The building was a two story building with white wood siding.  There were two large windows in the front and park benches on the front porch.  Two or three local men sat on the porch in the summer.  During the winter months they went inside and sat beside the Warm Morning heater.  They always just looked at you when you got out of the car and kept chewing their tobacco.

country-store.jpgI can still hear the squeaky wood floor and see the brown ceiling fans twirling around.  One side of the store was mostly clothing, fabric, shoes and jewelry.  In front of the fabric counter were two round seats and you could twirl around on them until you would get stomach sick.  I would always sit on the stools and watch Mable cut the fabric that my mom bought for my dresses.  Mable would pull a long piece of white wrapping paper from a big spool on the end of the counter.  She would wrap the material and tie it with a piece of twine.

On the same side of the store and in the rear was the shoe department.  My mom usually bought my school shoes here each year.  I remember a Goose and Red Ball brand that usually fit real well.  I would sit in a chair with my foot on a fitting stool and Mabel or Meredith would lace the shoe and see if it fit.

You could also do your banking at this store.  There was a section in the rear that had bars and a window where you could conduct your bank business.  You could also charge your purchases and pay for them at the end of the month at this same window.

On the right side of the store was a large candy case with all kinds of bulk candy.  You could choose from orange slices, pink mints, chocolate covered peanuts, gum balls, nuts and candy bars.  You could tell the clerk what candy you wanted and she would use a metal scoop and put the candy in a little brown bag.  There were always galvanized buckets sitting in front of the candy case.  In these buckets was seed corn and beans for the farmers to use in their gardens.

How many of you blog readers had a general store in your community?  Does this story activate your memories?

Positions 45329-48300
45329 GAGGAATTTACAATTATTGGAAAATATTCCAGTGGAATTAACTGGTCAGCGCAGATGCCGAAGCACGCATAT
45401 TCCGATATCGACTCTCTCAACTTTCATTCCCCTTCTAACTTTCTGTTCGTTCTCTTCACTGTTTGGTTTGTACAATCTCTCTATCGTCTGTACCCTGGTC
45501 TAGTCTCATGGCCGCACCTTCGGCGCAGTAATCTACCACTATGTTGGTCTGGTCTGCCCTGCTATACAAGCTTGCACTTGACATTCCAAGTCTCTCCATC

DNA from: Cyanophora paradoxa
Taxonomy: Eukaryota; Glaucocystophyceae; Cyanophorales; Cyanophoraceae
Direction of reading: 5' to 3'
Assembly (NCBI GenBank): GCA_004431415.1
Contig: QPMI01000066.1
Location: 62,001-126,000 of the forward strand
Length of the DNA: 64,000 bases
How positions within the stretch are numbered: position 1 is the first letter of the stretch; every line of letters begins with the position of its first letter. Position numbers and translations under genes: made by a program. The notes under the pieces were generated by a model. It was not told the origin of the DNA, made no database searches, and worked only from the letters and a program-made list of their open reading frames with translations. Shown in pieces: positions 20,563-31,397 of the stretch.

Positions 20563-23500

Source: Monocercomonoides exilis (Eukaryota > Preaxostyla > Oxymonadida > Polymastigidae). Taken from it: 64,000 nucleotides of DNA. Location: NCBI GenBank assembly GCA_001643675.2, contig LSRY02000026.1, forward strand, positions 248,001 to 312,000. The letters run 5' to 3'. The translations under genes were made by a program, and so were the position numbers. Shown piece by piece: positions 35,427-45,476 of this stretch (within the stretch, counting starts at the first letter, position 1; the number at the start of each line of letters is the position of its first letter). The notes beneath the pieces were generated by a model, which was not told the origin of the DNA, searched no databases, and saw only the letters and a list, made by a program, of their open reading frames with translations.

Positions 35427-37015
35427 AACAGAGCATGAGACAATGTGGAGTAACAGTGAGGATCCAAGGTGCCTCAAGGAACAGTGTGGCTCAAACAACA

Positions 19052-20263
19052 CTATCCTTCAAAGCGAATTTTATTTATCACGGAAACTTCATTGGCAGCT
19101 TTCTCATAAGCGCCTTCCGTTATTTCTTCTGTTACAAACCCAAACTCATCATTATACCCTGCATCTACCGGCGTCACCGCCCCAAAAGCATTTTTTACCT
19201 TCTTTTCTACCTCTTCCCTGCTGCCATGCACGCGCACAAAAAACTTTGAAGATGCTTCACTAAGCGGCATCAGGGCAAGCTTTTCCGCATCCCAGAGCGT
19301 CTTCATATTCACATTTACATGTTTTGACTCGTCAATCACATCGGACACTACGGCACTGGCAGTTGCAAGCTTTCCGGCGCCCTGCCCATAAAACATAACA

Part II will be continued……We will see what was upstairs.  I am so excited.

Thanksgiving 2007


Smoky Mountains For over fourty-three years of my married life, we had a traditional Thanksgiving at our house. Grandma, Grandpa, aunts, uncles, kids, grandkids and even some unexpected drop in people would eat our feast.   I enjoyed all the work involved and don’t regret any of the time it required.

Mr. B and I decided we would like to go to the Smoky Mountain and invited “baby sister’s” to go along.  Ms. Sharon and Ms. Bev were only 10 years old when we married and they have always been close to us. 

We had so much fun recalling old memories, laughing at everything and remembering all of our blessing.  It seemed like everything was funny and our jaws were aching from all the fun.  This was a good time for everyone.

We had fun waiting in line at the Old Mill for over two hours for the best Thanksgiving dinner in the Smokies.  We walked in the rain, got ideas in craft shops, shopped for Christmas gifts for our grandkids, drove around and looked at all the Christmas lights and laughed even more.

I really enjoyed our Thanksgiving 2007, but I miss the traditional Thanksgiving.  I feel a little guilty of not planting Thanksgiving memories for my children and their children. 

A Classic Thanksgiving


thanksgiving-dinner.jpgThe only time Granny Woodrum used her dining room  table was Thanksgiving and Christmas.  Thanksgiving meant we had been promoted from the kitchen table to the dining room.  The table is covered with a white linen table cloth with a lace trim.  The good china and the glasses on a stem are all sitting and just waiting for the guest to arrive.